Almost a third of gay men are in open relationships, according to a new report.
Thirty percent of gay men report that they are in an open relationship, according to a December 2020 survey of 517 gay men conducted by the Gay Therapy Center.
“Gay men have a much higher percentage of open relationships than any other group,” says Adam Blum, MFT, a psychotherapist and the founder and director of the Gay Therapy Center. “Our results are similar to the other studies on gay male relationships.”
The survey also revealed that 42 percent of the respondents in open relationships disclose all or most of their sexual contacts with their primary partners. Thirty-three percent have a “don’t ask, don’t tell” policy.
“I have concerns about the men in ‘don’t ask, don’t tell’ open relationships,” says Blum. “When partners attempt to hide their sexual contacts it can lead to lying which is almost always destructive. For example, if you tell your partner you plan to work late when in reality you are planning a hook up, you are lying. Even if both partners are in agreement about the guidelines of the open relationship, when the lie is discovered it is often deeply painful for the couple.”
Blum adds, “Not sharing what is happening in our lives is how couples start to feel alone in their relationships.”
The research found that 80 percent of gay men in open relationships do create specific guidelines about what is permissible with their partners.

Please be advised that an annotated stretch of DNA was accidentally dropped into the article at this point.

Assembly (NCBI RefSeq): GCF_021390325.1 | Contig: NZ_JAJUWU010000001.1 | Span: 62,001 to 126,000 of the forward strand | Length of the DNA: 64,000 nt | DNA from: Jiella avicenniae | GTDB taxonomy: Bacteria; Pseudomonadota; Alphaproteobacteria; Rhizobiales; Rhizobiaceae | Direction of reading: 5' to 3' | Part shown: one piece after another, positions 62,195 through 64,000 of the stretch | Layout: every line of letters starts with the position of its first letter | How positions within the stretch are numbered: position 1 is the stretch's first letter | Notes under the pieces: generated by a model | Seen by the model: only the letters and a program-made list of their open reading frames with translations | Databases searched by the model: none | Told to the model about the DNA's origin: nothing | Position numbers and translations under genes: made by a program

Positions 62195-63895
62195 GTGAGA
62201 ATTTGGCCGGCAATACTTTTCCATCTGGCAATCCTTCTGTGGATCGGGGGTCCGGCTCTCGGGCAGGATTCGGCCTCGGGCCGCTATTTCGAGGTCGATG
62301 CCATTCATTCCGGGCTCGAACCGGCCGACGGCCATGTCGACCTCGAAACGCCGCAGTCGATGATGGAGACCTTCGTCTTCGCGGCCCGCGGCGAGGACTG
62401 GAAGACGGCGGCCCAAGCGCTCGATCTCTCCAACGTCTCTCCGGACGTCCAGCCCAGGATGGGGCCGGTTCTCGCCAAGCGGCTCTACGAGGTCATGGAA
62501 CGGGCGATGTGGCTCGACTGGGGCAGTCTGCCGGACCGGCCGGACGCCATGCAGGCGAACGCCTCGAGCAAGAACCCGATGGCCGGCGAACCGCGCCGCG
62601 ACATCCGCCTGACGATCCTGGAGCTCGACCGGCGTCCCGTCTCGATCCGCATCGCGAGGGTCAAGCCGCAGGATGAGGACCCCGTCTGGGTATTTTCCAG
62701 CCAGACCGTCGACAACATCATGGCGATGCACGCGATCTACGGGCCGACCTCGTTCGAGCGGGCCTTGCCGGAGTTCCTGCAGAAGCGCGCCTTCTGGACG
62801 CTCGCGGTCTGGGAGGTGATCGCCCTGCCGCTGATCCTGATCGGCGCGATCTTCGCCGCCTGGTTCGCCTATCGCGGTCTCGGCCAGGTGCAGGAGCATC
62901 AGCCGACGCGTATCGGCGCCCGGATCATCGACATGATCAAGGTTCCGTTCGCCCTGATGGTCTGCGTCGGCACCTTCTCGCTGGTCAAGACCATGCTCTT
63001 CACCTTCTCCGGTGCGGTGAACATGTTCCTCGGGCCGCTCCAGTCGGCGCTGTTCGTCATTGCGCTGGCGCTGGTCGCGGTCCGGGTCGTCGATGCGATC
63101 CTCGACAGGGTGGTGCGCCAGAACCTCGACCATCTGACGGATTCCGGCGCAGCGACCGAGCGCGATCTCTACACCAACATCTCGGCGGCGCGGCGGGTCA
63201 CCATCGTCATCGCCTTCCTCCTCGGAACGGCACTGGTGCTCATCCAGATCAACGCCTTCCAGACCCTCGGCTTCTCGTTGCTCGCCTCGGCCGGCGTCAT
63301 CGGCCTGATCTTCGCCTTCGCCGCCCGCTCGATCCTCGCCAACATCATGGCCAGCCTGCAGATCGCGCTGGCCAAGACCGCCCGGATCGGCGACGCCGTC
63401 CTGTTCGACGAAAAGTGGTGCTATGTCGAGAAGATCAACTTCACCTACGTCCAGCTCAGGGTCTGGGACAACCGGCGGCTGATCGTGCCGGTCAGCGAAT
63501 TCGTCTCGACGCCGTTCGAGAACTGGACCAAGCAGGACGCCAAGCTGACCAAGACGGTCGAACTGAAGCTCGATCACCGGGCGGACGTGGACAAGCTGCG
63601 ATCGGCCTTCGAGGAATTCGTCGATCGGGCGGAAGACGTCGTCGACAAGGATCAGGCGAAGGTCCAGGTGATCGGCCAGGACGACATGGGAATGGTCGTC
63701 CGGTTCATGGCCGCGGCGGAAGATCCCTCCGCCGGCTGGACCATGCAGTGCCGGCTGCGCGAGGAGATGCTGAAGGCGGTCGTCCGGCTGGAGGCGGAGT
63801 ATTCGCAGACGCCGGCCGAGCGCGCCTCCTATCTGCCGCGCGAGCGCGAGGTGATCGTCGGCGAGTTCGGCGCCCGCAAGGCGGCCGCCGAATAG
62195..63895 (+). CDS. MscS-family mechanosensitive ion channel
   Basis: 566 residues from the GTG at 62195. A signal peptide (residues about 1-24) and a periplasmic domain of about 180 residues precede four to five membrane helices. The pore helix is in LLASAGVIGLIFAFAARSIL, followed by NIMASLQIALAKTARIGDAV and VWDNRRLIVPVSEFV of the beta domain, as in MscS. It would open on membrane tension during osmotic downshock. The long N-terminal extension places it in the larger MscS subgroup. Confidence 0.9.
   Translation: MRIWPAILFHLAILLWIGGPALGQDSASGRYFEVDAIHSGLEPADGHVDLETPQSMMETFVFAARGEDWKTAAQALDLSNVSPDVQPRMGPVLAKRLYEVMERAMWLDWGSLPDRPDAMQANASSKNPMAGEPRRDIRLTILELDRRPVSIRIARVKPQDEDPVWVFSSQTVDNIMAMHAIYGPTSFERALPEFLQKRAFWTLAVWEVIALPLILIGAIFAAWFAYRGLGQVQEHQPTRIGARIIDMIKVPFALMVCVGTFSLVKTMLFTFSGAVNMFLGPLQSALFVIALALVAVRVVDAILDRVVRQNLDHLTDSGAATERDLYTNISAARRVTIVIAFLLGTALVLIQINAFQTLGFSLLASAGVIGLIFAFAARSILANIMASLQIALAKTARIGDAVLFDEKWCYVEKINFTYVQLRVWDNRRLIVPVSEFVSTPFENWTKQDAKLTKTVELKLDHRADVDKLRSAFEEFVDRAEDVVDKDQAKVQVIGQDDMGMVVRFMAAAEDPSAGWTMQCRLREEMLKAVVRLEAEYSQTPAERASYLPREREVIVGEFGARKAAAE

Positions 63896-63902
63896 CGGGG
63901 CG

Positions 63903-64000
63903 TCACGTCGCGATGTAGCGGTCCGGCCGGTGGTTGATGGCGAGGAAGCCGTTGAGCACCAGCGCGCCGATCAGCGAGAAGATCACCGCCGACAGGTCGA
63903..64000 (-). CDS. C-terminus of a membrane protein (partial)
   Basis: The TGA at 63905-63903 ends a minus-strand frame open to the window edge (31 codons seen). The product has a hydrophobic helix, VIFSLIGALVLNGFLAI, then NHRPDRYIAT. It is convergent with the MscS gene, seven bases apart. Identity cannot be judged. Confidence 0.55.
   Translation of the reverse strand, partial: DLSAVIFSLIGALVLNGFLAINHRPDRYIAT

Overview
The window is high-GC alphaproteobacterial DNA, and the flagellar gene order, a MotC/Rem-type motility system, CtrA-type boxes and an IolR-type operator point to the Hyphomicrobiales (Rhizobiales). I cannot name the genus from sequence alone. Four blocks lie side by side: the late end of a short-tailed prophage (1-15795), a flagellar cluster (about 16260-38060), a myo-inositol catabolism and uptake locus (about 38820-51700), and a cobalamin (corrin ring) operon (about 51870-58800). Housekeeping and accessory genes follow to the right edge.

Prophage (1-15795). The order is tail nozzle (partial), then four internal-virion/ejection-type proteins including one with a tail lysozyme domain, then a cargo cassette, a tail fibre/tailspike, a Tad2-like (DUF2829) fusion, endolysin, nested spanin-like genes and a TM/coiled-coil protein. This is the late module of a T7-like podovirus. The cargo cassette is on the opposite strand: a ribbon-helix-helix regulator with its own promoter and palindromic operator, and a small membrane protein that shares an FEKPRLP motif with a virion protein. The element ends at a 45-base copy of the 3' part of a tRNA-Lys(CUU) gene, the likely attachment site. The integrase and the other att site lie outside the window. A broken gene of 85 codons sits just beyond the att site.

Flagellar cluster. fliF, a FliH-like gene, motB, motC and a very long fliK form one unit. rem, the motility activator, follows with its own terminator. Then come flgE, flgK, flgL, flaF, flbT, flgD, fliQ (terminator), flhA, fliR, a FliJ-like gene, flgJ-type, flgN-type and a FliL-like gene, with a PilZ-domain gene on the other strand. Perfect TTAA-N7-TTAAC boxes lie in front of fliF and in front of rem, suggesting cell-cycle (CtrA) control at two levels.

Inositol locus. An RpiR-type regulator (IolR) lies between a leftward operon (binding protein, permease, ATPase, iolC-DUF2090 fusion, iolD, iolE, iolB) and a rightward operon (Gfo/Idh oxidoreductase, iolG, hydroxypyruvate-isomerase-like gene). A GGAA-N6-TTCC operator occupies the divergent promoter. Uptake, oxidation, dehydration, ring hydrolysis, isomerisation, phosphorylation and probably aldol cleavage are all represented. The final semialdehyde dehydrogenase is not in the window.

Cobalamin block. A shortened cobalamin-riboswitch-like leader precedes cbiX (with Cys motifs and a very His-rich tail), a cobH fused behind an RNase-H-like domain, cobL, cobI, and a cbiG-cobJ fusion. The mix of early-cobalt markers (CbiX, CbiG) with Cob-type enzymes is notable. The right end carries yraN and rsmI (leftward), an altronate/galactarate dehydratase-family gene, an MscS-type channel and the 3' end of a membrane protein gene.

Blum says, “Men are creative about the guidelines and use a wide range of agreements to protect their partners feelings.” The three most common guidelines they establish are:
- They only have sex with others outside of their home. (12% of sample)
- They only have sex with others when their primary partner is also in the room. (10% of sample)
- They only have sex with others when they have discussed the potential partner first. (10% of sample)
The survey revealed that 20 percent of gay men in open relationships have not discussed their guidelines. “In our experience, those are the couples who are most likely headed for relationship pain,” says Blum. “In our couples counseling practice we find that partners who continually discuss their guidelines have the greatest success in open relationships.”
Blum believes that lasting open relationships require advanced communication skills. “If couples have learned the skill of being able to talk about anything with their partner in a way that brings them closer together, then they are in good shape. If they haven’t yet learned the art of managing difficult conversations, then their open relationship may be at risk for break up and painful disappointment.”
More information about the survey can be found at www.thegaytherapycenter.com
ABOUT THE GAY THERAPY CENTER
The Gay Therapy Center is the largest LGBTQ private psychotherapy practice in the US, with offices in San Francisco, Los Angeles, New York, and Washington, D.C. They also provide services worldwide via video conferencing. All 35 licensed psychotherapists are members of the LGBTQ community.